A Commemorative WWII Series, Pt. 1
A Commemorative History Series, Part 1:
Helping to Secure the Peace: The FBI in WWII
The dates are forever etched in the annals of U.S. history:
...May 7, 1945, the unconditional surrender of the German High Command;
...May 8, 1945, V-E (Victory in Europe) Day;
...August 14 1945, the official surrender of Emperor Hirohito and the Japanese military;
...September 2, 1945, V-J (Victory in Japan) Day.
This year marks the 60th anniversary of these historic events for America and the Allies. This Memorial Day weekend, the men and women of the FBI are proud to join the nation in honoring the sweat, sacrifices, and courage of all who served in World War II and all who continue to protect and defend freedom around the globe.
We also thought you might be interested in helping us commemorate the FBI’s behind-the-scenes role in protecting the American homeland and supporting the Allied cause overseas during WWII.
In previous history stories, we’ve already...
- Talked about how President Roosevelt, the FBI, and the Army and Navy grew concerned about the rise of Hitler’s Third Reich and began to prepare for war in Rise of Fascism Leads to FBI Casework and Pearl Harbor Attacks Mobilizes FBI war plans;
- Briefly described how we sent hundreds of undercover agents to South and Central America to protect the country from Nazi intrigues...and took on secret assignments for the State and War Departments before and during the war;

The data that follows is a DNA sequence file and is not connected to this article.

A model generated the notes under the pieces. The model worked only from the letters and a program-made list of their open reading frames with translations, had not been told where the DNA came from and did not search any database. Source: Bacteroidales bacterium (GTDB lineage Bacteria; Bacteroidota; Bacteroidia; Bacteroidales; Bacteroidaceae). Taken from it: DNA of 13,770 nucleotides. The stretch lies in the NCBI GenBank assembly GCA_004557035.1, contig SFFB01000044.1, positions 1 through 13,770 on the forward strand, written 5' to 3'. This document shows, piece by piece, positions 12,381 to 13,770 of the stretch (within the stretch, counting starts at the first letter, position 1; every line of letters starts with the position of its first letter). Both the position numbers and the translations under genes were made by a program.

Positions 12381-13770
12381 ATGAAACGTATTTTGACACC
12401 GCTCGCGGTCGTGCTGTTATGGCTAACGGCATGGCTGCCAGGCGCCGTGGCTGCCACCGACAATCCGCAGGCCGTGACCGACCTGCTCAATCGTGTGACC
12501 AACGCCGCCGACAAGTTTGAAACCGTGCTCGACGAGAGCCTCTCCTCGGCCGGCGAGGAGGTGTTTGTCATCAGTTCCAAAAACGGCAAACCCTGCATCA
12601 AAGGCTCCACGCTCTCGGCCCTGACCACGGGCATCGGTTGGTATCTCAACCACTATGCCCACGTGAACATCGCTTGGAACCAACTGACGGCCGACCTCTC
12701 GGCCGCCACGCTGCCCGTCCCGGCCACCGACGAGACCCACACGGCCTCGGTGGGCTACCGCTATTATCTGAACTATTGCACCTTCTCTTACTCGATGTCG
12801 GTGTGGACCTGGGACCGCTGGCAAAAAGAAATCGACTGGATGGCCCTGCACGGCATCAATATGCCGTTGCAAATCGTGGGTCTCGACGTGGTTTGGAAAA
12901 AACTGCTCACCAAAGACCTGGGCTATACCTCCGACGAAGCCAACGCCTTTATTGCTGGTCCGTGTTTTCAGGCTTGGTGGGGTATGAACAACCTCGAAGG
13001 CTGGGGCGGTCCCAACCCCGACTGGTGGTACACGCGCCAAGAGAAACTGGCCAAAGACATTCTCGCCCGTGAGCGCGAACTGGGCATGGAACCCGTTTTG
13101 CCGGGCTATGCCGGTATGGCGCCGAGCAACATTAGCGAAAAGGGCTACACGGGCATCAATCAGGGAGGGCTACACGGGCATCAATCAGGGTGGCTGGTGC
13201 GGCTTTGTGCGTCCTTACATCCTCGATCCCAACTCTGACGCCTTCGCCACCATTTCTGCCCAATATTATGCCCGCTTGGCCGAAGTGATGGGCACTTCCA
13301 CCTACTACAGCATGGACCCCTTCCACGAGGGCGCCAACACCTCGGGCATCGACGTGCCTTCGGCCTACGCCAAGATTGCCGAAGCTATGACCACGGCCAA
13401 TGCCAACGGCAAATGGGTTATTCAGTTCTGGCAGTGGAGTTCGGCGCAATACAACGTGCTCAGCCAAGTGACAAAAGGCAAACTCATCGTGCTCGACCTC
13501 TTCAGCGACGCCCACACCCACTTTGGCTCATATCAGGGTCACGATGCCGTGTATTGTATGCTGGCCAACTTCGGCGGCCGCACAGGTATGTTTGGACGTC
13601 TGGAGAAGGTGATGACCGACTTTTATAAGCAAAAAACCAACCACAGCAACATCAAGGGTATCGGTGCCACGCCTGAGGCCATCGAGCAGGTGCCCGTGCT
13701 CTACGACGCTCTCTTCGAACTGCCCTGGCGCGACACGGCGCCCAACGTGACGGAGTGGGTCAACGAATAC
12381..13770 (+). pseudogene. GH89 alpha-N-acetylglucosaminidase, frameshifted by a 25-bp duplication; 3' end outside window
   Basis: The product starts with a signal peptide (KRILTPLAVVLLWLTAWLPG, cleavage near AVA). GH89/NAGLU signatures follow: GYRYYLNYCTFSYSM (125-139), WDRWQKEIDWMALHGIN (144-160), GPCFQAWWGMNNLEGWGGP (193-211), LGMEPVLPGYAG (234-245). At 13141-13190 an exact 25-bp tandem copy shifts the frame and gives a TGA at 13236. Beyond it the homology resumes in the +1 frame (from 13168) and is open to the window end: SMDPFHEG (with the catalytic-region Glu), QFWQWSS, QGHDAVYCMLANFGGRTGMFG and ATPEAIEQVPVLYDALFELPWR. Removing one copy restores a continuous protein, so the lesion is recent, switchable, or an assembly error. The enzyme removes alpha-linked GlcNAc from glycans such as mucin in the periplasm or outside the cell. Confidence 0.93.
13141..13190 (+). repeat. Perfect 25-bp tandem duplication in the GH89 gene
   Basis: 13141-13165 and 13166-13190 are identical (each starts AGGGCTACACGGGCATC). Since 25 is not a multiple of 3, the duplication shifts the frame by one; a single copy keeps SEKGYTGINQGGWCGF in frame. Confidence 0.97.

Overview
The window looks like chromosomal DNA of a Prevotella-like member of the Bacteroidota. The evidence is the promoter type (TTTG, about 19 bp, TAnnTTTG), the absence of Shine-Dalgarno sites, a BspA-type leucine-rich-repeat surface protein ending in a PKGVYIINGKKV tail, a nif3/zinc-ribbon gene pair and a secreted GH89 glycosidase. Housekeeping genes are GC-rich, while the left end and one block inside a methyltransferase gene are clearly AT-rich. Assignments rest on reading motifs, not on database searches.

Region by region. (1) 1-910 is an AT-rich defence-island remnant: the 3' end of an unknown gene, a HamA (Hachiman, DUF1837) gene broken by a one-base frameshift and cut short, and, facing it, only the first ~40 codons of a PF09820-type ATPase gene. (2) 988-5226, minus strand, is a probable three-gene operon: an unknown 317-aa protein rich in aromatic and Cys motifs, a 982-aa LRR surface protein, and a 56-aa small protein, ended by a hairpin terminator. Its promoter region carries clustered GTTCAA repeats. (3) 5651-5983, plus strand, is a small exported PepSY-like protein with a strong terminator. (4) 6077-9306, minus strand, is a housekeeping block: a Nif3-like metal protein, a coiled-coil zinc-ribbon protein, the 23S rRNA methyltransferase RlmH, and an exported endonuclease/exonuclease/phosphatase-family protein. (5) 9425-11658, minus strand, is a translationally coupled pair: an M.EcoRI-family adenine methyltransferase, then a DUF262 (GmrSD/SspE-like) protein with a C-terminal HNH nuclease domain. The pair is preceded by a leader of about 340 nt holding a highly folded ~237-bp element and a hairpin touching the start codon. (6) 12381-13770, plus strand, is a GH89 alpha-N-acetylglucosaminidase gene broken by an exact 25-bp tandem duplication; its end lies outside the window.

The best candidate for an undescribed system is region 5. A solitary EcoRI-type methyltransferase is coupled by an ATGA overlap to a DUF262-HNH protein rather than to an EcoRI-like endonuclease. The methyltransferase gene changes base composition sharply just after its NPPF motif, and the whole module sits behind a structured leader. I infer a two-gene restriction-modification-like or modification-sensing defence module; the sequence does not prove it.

- Touched on how our intelligence operations helped win the war; and
- Brought you a few wartime investigations like The Case of the Ragtime Bug, The Case of the Treasonous Dolls, and The Case of the Long Island Double Agent.
This summer, we’ll add to this collection, highlighting our war-time activities, challenges, and successes.
Among other things, we’ll talk about:
- How our size, resources, and responsibilities grew exponentially during the war;
- How we investigated tens of thousands of sabotage, espionage, and subversion cases on top of a full load of criminal cases; and
- How we first learned that Soviet spies working with the Communist Party of the U.S. were infiltrating the Manhattan Project, one of the war’s greatest secrets.
The Rest of the Series:
- Part 2: The FBI’s Special Intelligence Service, 1940-1946
- Part 3: The Case of the Betty Grable Extortion Letters
- Part 4: The Case of the Mysterious Russian Letter
- Part 5: Life During Wartime...From Nazi Spies to Bigamous Brides
- Part 6: Sacrifices Made, Victory Won
Above photo, circa 1945: U.S. Army Sec. Lt. Donald R. Burns, an FBI employee on military leave, is congratulated by Brig. Gen. Charles W. Lawrence after being awarded the Distinguished Flying Cross.